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Differentiated health impacts of primary and secondary ultrafine particles

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Ultrafine particles and health impact: revising EU policy

Exposure to particulate matter (PM) with a diameter between 2.5 µm and 10 µm has been linked to various negative health effects. European researchers have investigated the impact of nanoscale-size PM: these ultrafine particles (UFPs) are suspected to exacerbate health problems.

Climate Change and Environment

Particle pollution in the atmosphere is a mixture of dust, dirt and liquid droplets emitted from vehicles, factories, construction sites and the burning of fossil fuels and biomass. To date, techniques and legislation have focused on determining the levels and health impact of large-diameter PM across Europe. However, UFPs with a diameter smaller than 0.1 µm may induce greater damage, as the nose and bronchioles are inefficient at filtering such matter.

UFP identification in big cities across Europe

The EU-funded Health1UP2 project identified and quantified the sources of UFPs in four European cities, to determine the health impact of exposure to them. Since different meteorological conditions, pollutant emissions and other parameters may influence the sources of UFP divergently, the study didn’t focus on one single city. By studying ultrafine particle number size distribution (PNSD) over long periods of time, researchers identified the sources contributing to UFP concentrations in Barcelona, Helsinki, London and Zurich. “Our goal was to evaluate how the different sources of UFP relate to mortality and hospital admissions,” explains project coordinator and principal investigator, Frank Kelly. In central European cities, UFP particle concentrations are mainly affected by road traffic emissions. Indeed, Health1UP2 results demonstrated that traffic is the source of over 70 % of UFPs in European cities. Surprisingly, airport emissions also seem to affect the air quality of the cities – even if they are located a few kilometres away. “To reduce UFP concentrations, policies should aim to decrease the use of vehicles and minimise exposure to aircraft emissions,” advises Kelly. Cities across Europe with high solar radiation, such as Barcelona, display maximum UFP concentration at midday due to photochemical nucleation of precursor gaseous pollutants. Researchers discovered that this type of UFP was much less important in the other cities being studied. The energy from the solar radiation favours the chemical reactions needed for these gases to nucleate and form particles.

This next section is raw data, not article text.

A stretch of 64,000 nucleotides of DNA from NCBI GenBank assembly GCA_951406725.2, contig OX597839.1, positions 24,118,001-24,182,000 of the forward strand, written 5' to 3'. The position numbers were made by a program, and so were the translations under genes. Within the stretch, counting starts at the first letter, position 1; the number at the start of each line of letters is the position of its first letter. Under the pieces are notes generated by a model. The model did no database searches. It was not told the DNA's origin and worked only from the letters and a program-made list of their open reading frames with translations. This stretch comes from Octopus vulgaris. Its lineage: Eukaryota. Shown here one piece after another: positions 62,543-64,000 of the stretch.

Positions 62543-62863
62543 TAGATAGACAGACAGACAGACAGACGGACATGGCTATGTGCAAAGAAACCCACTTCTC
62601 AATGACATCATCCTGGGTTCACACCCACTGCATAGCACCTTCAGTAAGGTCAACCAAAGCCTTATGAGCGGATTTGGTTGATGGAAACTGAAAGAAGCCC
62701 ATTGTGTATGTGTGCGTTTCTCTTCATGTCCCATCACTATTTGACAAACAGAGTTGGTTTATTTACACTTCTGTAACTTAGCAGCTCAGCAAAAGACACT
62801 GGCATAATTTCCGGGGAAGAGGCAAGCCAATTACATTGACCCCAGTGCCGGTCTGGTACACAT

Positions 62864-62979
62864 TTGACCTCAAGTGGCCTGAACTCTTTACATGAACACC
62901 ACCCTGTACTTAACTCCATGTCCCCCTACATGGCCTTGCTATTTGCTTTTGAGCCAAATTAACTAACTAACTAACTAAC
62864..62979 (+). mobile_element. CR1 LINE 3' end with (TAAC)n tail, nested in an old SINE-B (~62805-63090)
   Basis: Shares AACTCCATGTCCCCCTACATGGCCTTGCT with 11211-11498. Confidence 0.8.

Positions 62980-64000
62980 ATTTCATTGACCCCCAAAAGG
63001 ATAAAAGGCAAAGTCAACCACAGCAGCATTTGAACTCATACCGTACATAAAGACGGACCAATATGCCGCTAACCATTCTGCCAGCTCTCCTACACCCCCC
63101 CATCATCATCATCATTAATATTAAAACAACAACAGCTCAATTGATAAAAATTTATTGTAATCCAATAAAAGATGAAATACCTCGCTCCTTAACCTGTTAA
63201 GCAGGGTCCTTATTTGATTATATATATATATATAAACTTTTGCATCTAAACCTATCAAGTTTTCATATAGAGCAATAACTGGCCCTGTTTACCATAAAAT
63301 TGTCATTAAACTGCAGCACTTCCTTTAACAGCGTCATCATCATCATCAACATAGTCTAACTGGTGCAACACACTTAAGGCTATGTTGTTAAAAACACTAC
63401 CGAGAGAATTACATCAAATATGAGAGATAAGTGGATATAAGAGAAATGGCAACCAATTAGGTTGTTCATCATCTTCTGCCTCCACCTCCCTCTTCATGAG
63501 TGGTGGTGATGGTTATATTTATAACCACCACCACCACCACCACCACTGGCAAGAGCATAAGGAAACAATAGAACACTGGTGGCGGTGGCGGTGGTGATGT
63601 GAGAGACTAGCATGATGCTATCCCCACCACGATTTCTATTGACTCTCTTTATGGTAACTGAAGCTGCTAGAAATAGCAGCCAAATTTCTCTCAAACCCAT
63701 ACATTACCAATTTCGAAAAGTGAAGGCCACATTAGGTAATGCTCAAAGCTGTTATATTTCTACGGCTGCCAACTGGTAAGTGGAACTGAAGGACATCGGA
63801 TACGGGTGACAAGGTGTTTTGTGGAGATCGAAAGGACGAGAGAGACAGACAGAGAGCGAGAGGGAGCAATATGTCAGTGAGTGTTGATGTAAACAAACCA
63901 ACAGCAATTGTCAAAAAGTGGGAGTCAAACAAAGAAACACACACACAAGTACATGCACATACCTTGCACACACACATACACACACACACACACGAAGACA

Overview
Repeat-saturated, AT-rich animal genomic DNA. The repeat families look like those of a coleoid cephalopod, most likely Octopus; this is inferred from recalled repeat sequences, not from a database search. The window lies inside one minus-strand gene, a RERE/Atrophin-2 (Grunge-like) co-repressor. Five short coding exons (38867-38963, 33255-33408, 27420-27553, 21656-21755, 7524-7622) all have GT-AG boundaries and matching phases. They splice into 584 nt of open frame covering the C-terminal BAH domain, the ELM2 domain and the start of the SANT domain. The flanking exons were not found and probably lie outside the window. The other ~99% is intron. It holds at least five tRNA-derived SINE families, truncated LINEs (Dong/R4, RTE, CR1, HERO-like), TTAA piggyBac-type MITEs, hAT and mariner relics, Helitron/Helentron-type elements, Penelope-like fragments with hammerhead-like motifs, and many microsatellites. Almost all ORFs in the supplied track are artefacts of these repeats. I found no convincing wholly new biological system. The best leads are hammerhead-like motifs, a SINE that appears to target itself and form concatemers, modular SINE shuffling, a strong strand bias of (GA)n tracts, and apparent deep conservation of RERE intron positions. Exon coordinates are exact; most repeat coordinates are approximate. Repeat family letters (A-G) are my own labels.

Future air pollution policies

Existing literature shows inconsistent associations between UFP concentration and health impact. “Although some associations for specific lags and UFP sources were evident for some of the cities under study, globally we didn’t observe a clear association between specific sources and daily mortality,” notes Marie Skłodowska-Curie fellow Ioar Rivas. This could be due to the high spatial variability for UFP concentrations, which makes exposure assessment extremely complicated. At the same time, it highlights the need to measure UFP simultaneously in different locations of the city and to model their spatial and temporal distribution. Currently, there are no legal ambient standards for UFPs. “Our results determine the main sources of UFPs affecting cities in Europe, strengthening the justification of policies targeting the road traffic as the main culprit of bad air quality,” concludes Kelly. Health1UP2's analysis of the associations between UFP sources and mortality strengthen the case for improving exposure assessment and for developing stations that routinely measure UFPs. Future revisions to the air policy by the European Commission should include discussions about the inclusion of new standards for other metrics and for pollutants such as UFPs.


Health1UP2, ultrafine particles (UFP), health, emissions, solar radiation

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